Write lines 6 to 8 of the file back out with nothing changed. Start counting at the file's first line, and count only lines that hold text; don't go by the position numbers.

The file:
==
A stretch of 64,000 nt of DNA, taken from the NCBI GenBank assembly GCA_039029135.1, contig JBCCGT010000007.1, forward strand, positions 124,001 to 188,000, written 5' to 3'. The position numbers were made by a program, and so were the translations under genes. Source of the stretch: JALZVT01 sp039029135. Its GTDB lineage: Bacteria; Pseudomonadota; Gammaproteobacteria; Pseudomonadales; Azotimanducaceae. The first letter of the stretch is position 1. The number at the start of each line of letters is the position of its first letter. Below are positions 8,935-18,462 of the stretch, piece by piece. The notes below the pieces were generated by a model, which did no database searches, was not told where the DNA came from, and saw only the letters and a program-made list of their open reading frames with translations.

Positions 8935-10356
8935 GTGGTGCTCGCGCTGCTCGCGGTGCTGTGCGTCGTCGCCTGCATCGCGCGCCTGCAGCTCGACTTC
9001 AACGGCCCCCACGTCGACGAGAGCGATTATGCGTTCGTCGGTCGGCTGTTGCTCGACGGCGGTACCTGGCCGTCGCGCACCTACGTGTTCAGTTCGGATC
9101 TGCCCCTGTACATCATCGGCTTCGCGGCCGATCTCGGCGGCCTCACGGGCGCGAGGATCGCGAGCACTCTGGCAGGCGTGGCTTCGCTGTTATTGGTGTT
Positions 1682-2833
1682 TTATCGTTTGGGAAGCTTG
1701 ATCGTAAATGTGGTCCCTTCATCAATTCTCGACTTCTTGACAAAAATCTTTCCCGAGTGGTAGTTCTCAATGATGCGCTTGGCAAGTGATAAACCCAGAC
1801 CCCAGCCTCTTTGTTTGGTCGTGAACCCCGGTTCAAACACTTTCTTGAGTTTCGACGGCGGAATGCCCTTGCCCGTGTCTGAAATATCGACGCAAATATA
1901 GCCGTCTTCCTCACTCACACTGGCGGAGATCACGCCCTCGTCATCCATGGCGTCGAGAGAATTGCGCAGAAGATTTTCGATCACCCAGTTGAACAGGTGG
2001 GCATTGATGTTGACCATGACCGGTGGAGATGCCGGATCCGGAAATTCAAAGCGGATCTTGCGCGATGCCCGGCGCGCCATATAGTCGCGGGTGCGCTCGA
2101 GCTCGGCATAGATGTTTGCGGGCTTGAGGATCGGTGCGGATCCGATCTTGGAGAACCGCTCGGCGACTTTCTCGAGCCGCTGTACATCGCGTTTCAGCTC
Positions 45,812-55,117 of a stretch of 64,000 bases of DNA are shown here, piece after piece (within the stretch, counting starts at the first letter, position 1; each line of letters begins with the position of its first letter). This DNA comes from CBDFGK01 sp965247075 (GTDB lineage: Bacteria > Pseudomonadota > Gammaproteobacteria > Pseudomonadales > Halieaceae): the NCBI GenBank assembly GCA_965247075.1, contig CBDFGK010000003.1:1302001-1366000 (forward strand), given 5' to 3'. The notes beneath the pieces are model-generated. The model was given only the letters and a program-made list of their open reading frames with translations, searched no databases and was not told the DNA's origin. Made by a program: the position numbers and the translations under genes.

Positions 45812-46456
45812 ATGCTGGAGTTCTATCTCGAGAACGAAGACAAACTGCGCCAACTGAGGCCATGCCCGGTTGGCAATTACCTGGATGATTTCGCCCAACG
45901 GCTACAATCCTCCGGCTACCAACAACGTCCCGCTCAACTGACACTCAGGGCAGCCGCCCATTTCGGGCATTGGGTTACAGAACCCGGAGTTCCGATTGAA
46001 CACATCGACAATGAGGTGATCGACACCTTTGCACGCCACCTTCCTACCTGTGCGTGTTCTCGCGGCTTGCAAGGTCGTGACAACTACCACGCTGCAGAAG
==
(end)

Positions 1682-2833
1682 TTATCGTTTGGGAAGCTTG
1701 ATCGTAAATGTGGTCCCTTCATCAATTCTCGACTTCTTGACAAAAATCTTTCCCGAGTGGTAGTTCTCAATGATGCGCTTGGCAAGTGATAAACCCAGAC